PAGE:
We look through some of the ICONIC Mount houses designed by architectural designer Will Tatton, starting with his own.


“The honest simplicity of a modest all-timber house appeals to me as house construction has become more complex and more processed, more artificial, more everything: ensuites, double garages, automated systems. The list and the costs grow and grow. It’s new builds on steroids.

“Looking for a home for my family, I happened across a ubiquitous 1963 L-shaped, Beazley standard-plan house. What makes it feel so solid, enduring and part of the landscape? This family home is 105 m2 with three bedrooms, one toilet, one basin. The single garage is in original 1963 corrugated steel. What an antidote to today’s expectations.”

Slender, wearing a checked shirt, black woolen blazer, wooden-framed glasses and leather brogues, Will rides his bike everywhere. “We have about ten houses under construction at the moment, and I managed to visit five of them on a bike ride the other day.” He reminds me of a gentle, intelligent, preppy professor at Harvard.

Will Tatton is part of the Bay of Plenty fabric. Of our last two of our covers he says: “Peter Williams is my brother-in-law, and Anne Sharplin is a good friend.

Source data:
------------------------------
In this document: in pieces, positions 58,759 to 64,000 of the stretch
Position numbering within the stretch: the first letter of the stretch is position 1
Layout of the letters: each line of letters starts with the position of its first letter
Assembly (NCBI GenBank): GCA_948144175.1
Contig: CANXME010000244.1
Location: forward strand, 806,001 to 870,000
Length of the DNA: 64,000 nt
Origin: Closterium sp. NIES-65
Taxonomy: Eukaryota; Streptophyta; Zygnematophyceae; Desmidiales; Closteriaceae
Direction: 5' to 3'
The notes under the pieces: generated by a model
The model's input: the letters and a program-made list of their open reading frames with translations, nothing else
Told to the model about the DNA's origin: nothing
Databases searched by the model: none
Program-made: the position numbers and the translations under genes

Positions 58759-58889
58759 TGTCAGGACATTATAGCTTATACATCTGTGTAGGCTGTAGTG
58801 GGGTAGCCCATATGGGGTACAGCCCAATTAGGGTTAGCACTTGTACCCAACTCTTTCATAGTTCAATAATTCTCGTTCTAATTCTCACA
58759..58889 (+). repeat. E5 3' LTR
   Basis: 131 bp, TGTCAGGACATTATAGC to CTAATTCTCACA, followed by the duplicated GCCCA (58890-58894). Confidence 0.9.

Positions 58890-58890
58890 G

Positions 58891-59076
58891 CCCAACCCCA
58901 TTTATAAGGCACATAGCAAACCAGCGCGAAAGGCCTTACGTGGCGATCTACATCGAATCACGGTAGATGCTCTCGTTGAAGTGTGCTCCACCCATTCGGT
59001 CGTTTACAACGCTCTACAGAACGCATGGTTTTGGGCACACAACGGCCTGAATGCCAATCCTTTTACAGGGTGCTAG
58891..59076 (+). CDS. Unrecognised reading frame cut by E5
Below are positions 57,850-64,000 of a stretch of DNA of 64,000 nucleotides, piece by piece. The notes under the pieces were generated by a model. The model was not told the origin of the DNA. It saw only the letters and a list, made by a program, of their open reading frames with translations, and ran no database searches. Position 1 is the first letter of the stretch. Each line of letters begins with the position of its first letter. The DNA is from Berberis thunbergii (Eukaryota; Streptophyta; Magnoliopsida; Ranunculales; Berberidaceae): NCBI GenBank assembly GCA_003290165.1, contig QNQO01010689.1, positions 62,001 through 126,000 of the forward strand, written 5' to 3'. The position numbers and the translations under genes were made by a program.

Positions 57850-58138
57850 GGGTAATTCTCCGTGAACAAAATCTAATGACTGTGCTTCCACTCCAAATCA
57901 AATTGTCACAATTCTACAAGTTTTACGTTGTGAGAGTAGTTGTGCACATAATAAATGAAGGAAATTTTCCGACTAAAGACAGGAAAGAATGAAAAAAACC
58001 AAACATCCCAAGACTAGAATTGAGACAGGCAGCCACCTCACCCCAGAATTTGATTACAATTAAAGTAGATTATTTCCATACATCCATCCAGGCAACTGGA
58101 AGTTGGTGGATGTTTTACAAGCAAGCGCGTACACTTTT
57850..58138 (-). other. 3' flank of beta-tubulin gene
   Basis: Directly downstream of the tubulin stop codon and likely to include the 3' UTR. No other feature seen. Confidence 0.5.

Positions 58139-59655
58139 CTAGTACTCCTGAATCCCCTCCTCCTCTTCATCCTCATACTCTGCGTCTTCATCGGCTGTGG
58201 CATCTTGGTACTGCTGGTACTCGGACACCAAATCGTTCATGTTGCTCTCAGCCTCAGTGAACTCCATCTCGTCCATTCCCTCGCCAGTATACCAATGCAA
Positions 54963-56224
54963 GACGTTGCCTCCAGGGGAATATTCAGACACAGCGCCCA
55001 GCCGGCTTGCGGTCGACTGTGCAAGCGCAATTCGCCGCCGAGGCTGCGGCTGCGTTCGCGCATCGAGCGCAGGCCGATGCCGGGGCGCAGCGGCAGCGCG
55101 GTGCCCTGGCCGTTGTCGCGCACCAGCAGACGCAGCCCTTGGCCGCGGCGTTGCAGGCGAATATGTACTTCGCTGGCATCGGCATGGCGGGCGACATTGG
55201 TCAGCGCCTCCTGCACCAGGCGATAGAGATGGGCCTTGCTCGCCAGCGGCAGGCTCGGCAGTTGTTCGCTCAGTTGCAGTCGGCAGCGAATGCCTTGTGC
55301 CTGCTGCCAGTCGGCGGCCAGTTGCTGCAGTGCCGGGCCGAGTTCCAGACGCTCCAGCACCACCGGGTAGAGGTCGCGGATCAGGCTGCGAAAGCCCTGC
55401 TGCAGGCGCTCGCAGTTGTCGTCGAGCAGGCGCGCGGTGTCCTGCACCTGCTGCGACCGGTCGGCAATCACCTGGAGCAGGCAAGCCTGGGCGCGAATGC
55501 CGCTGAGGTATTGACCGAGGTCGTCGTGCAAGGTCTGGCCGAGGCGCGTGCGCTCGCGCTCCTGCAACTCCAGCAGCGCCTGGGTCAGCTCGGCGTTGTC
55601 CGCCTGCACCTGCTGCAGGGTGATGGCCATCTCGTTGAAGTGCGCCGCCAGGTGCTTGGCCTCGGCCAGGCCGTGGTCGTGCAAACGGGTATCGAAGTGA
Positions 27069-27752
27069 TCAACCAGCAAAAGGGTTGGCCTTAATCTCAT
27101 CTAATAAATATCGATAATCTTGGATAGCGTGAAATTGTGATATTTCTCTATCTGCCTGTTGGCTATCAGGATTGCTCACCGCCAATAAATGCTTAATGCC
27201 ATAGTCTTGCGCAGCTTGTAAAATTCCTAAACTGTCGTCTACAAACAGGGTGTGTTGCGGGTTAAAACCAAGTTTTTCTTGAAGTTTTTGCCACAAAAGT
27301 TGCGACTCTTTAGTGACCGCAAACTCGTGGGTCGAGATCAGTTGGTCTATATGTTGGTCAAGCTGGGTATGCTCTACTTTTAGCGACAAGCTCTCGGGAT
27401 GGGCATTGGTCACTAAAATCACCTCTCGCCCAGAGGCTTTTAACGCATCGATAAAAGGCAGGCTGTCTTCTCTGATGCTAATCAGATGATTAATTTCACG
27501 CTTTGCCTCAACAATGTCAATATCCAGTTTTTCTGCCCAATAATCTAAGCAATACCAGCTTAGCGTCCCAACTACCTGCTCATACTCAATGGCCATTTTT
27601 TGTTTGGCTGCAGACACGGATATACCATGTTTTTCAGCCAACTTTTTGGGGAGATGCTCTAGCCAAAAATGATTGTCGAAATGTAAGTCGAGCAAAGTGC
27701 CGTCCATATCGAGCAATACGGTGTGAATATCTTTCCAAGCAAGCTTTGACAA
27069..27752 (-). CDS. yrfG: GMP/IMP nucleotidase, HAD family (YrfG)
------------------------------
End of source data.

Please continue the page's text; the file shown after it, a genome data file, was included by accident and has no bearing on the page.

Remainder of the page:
“It’s such a relief, after the recession, to move back to working with the end user. We deal with fewer people now, not so many builders and subcontractors. But that actually makes our job more sociable, and a bit like psychology, which I like.

“My job is a pleasant blend of art and business. The people side of things is eternally fascinating to me. As designers, we work out how people’s lives are going to be led, then we design a house around those patterns.”

The owner’s brother cast the concrete kitchen benches.

“We are all different, but we are all common. In reality, we all have different dreams in our heads, and Kiwis generally feel that they can make those dreams come true with our own house design, whether it’s large or small.

“Over the years, I have developed a way of dissecting people’s lives, working out what their dreams are, what they’ve achieved, and what they’ve accumulated in their brains over years of thinking.

“I often ask clients what kind of materials they liked when they were young, like cedar or stone, what games they used to play, where they’ve been, what they’ve seen and what they loved. All these thoughts collect over many years. I delve back into that psychology, into all those dreams and ideas that are stored in there somewhere. Then I unpack them, and bring them back to life.”